APRI President Clayola Brown, Named AFL-CIO’s Civil and Human Rights Committee Chairperson

– Clayola Brown

In 2020, the AFL-CIO announced the formation of its Civil and Human Rights Committee. This month, Clayola Brown was named as the Committee’s first Chairperson.

I believe that Labor Rights, Civil Rights and International Human Rights are bridges which cross the broad expanse of disparities in this country and abroad.”

The President of the A. Philip Randolph Institute, Clayola Brown became the first female to serve in that role in 2004. Her lifelong commitment to labor activism began in her hometown of Charleston, South Carolina, where she—alongside her activist mother—campaigned to organize the Manhattan Shirt Factory.  She eventually became Education Director for the newly merged Amalgamated Clothing and Textile Workers Union; was appointed Civil Rights Director and served as Manager for the Laundry Division affiliate for more than 13 years.  In 1991, under UNITE! She was elected International Vice President and continues to serve in that capacity and as Civil Rights Director under the repositioned union Workers United. In 1995, she was elected to the AFL-CIO Executive Council, where she served for 10 years as a Vice President.

Read More About Her Work Here

Statement from the AFL-CIO: Longtime Labor Activist Named AFL-CIO Civil Rights Director

The AFL-CIO announced Clayola Brown’s appointment as Civil, Human and Women’s Rights director, tasked with guiding the federation in our fight against America’s legacy of systemic racism, exclusion and injustice. A lifelong civil rights and labor activist, Brown has served as president of the A. Philip Randolph Institute (APRI) since 2004.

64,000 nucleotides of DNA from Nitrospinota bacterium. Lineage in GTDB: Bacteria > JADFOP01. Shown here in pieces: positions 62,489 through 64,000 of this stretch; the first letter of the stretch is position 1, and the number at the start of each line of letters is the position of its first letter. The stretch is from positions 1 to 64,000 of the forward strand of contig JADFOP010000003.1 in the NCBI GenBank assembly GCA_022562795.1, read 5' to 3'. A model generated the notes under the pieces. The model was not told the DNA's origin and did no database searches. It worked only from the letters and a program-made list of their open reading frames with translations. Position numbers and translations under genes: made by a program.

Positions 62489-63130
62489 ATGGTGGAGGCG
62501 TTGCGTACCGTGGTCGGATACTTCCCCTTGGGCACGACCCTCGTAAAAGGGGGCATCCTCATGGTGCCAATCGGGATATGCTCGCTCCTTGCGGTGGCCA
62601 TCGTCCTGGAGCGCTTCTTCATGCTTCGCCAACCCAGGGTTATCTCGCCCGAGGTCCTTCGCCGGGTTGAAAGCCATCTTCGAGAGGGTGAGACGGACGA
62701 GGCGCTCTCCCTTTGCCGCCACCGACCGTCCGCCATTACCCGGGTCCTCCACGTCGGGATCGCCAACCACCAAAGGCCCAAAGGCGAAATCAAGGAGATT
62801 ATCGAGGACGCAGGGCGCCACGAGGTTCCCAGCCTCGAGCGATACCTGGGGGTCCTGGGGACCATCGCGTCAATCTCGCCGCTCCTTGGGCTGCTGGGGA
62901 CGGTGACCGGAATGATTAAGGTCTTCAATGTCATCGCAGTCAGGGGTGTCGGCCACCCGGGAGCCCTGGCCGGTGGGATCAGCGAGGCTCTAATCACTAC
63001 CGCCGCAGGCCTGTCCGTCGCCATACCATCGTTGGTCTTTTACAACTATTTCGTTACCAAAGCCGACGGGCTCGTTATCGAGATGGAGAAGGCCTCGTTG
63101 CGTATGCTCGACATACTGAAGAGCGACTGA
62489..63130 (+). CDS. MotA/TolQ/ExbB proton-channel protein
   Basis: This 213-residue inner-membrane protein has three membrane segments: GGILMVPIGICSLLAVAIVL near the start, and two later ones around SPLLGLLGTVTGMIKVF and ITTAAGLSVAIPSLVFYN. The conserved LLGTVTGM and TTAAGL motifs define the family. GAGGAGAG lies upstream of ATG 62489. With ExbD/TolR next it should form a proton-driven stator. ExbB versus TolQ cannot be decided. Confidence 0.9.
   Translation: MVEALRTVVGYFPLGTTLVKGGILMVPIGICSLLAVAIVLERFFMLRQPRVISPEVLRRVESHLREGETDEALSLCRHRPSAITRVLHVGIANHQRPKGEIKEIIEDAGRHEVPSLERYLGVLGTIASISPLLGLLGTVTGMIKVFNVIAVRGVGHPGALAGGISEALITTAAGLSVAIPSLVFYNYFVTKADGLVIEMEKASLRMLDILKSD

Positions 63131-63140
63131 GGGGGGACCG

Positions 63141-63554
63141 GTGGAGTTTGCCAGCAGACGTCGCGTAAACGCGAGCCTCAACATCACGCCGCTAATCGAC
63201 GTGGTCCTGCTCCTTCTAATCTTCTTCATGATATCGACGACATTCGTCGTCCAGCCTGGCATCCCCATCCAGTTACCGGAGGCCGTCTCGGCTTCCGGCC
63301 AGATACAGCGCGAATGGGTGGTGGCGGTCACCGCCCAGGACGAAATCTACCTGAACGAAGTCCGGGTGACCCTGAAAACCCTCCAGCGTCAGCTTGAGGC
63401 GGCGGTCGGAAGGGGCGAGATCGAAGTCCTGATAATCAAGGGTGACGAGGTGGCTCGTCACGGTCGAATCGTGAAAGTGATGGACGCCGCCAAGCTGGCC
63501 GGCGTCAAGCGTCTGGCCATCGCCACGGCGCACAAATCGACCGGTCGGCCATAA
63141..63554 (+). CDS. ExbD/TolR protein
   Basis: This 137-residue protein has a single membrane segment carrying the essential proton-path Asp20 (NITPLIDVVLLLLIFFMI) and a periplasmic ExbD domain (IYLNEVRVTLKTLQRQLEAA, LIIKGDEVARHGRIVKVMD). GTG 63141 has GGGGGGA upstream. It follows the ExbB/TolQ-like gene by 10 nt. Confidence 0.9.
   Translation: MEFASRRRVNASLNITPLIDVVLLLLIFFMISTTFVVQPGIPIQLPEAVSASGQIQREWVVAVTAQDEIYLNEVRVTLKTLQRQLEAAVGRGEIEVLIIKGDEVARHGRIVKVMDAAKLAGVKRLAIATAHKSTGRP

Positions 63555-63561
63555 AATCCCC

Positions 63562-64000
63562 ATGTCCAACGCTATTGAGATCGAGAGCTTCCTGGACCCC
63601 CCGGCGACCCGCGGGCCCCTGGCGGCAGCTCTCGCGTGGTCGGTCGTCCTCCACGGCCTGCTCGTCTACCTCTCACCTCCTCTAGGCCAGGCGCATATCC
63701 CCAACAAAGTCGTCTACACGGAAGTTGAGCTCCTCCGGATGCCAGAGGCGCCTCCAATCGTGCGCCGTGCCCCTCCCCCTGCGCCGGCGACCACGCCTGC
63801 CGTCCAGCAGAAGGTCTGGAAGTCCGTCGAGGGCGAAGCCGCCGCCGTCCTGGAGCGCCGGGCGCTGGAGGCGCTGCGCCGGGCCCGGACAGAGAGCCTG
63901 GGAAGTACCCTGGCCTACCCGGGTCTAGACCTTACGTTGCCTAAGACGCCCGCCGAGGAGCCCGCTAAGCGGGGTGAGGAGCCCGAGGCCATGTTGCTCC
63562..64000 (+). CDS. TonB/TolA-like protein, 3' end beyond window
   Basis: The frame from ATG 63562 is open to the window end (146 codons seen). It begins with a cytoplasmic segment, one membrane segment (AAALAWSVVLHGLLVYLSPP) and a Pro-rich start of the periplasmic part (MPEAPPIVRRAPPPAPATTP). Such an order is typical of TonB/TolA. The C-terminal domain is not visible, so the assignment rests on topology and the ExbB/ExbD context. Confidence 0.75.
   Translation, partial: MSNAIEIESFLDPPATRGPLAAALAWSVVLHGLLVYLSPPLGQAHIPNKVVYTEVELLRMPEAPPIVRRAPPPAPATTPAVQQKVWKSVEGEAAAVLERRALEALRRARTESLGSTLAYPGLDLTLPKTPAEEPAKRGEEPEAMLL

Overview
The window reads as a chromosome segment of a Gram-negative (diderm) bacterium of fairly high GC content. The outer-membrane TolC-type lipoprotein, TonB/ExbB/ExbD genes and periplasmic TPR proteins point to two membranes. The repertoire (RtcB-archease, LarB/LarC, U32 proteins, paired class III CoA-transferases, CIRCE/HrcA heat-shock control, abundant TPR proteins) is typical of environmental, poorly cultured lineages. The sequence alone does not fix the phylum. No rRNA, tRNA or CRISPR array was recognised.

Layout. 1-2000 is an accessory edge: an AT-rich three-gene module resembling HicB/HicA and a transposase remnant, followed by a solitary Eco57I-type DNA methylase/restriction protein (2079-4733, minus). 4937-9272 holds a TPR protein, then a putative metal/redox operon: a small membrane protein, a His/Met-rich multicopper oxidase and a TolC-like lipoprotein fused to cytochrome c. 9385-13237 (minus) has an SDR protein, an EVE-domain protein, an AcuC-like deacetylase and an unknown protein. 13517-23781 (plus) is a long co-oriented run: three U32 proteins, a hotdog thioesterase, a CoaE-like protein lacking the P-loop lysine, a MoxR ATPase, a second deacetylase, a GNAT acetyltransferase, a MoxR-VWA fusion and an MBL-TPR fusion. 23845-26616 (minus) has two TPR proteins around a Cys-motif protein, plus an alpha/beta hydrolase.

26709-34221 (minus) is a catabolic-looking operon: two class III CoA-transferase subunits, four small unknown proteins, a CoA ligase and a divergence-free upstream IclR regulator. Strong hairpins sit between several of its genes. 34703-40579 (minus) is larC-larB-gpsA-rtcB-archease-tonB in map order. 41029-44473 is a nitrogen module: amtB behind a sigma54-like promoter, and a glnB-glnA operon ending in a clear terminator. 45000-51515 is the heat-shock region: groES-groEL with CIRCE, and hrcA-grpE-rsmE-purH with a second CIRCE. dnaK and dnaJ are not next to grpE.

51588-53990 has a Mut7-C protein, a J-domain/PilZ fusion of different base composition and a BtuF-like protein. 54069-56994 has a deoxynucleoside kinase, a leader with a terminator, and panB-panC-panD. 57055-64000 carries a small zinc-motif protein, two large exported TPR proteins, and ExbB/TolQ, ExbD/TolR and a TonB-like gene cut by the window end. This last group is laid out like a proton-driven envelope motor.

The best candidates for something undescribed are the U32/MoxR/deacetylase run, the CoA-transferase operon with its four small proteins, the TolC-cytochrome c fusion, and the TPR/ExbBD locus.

“From her first days organizing textile workers to her service on the AFL-CIO’s Executive Council to her unparalleled leadership at the A. Philip Randolph Institute, Clayola has always recognized that the struggle for worker power is intrinsically linked to the fight against racial and social injustice,” said AFL-CIO President Richard Trumka. “The labor movement is stronger for her decades of committed activism, and I’m thrilled to have such an accomplished trade unionist taking on this critical role.”

After getting her start organizing textile workers alongside her mother in Charleston, South Carolina, Brown served in key leadership positions with UNITE (now UNITE HERE) and Workers United. She went on to make history as the first woman to lead APRI, an organization of Black trade unionists dedicated to fighting for racial equality and economic justice. Brown also has served on the AFL-CIO Executive Council and the NAACP National Board.

“I’m thrilled to be coming on board,” said Brown. “The labor movement has always been essential to the advancement of Americans’ most fundamental civil and human rights. As our movement continues to surge forward, the demands of working people are going to be heard loud and clear. We’re bringing everything we have to the fights ahead, and we intend to win.”

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